There are motels so big that the desk clerk hands you a map with your key, showing how to get to your room.

At the Ramada Inn on Côte de Liesse, Montreal, which has a red-carpeted lobby and curving staircases like a set from Gone With The Wind, I paced off a corridor an eighth of a mile long. I could hardly see the chambermaid at the other end. These larger motels are becoming social centres, including some that are located close to herds of Holsteins and waving wheat fields. I drove through a quiet and particularly beautiful part of rural Ontario along Highway No. 2 between Tilbury and Chatham and came to a Holiday Inn with rooms in Spanish oak and such an enormous women’s tea going on in the dining room, I stood there fascinated at how high the right kind of people can get just looking at green fields. This particular Holiday Inn is a testing ground for the opening of other Holiday Inns in towns of under 50,000, and already it’s turning down around 35 reservations a night.

But American tourists might still have a hard time finding motels. Ontario laws prohibit free-standing signs within highway-controlled areas, and on highways where the laws are strictly enforced, such as the 400 series of four-lane highways, this puts signs back a quarter of a mile from the road, and they have to be enormous to be seen. The Holiday Inn sign for people coming east from Detroit on Highway 401 is 100 feet long with letters 10 feet high. A lot of small motels can’t afford to let you know they’re there. I've traveled enough on cluttered U. S. roads to be all in favor of keeping billboards off the highways, but even on the older King's Highways, where enforcement of the laws is relaxed, Canadians are as shy as meadow mice about letting you know where they are, and seem reluctant to announce themselves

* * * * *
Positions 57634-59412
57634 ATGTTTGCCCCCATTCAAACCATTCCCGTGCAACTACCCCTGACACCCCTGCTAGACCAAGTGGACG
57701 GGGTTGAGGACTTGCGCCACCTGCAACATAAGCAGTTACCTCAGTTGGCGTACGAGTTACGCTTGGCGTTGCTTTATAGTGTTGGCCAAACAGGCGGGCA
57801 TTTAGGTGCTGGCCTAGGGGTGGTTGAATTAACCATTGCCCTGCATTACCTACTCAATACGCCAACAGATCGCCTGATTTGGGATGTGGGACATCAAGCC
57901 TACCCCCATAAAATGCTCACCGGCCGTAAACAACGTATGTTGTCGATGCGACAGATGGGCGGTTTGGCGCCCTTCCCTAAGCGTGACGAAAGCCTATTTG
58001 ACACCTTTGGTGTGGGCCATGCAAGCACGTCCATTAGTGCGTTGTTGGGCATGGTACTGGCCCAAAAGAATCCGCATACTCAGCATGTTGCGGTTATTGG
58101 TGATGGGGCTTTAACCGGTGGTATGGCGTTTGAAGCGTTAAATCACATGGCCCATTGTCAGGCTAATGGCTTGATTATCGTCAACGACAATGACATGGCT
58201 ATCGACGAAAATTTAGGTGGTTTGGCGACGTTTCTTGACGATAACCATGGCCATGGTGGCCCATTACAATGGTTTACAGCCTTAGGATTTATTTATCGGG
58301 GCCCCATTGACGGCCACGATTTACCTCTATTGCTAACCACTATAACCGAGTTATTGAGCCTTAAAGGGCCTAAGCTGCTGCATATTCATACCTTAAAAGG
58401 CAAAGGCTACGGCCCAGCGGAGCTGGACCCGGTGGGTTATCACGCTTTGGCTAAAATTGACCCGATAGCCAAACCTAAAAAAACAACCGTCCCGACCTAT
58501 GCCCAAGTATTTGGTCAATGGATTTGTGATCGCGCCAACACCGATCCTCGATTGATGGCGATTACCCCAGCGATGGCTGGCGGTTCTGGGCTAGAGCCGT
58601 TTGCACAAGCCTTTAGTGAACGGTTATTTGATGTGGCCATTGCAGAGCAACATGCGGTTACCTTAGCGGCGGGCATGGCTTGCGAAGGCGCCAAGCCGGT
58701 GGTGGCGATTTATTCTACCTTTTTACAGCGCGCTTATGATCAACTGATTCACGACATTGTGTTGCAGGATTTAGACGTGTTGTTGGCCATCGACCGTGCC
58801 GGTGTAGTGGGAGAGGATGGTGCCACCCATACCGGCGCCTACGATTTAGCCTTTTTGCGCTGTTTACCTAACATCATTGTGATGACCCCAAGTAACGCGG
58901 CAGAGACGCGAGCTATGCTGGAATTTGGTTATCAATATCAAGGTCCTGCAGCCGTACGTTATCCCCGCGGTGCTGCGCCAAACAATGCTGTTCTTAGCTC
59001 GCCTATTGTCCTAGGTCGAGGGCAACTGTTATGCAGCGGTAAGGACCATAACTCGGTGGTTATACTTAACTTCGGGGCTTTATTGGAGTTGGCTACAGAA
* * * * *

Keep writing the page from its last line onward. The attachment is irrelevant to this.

along (he road so that you can plot your drive. Even when the\ do, they have a had habit of leading you on so far, then abandoning you up some street that ends in a kid's marble game.

1 circled around Windsor red-faced and cursing that 1 was going to find a certain motel if.it took me all summer. I didn't even want to stay there, as it was only noon. I just wanted to prove to myself that 1 could find it. 1 could see the sign in the distance but couldn’t figure how to get to it. and I slalomed around clovcrleafs trying to get turned the right way for half an hour before 1 found it.

But at least there’s something there now if you can find it, ineluding, oftener than not, good food. 1 don't know hov\ it happened, but when you travel in Canada now, you get good food. 1 was told it's because there arc now more places that serve drinks. One motel man told me that he couldn't make a cent on a $3.50 meal, radding, without even blushing, "But if 1 can serve just one drink 1 can make 50 cents” — something that would ha\e made me mad if Ed been drinking instead of enjoying one of his $3.50 meals. You don't get good food everywhere. There are plenty of roadside restaurants that specialize in Ookpiks and key chains and where the only condiment is fly tox. But it's easy to avoid them. The people in the food business on Ontario's highways have at last got serious about their work. 1 stopped at a place on the outskirts of Sudbury late on Sunday night, figuring I'd be lucky if I got a beanie burger for a late snack, and found a restaurant in the Mandarin Motor Hotel set with alternating white and red-and-whitecheck tablecloths, candles on the tables, and fresh-cut flowers, and got a hot roast-beef sandwich that tasted like my wife’s roast beef instead of the slice of Formica served up by the sadist that Canadian restaurants used to hide in the kitchen.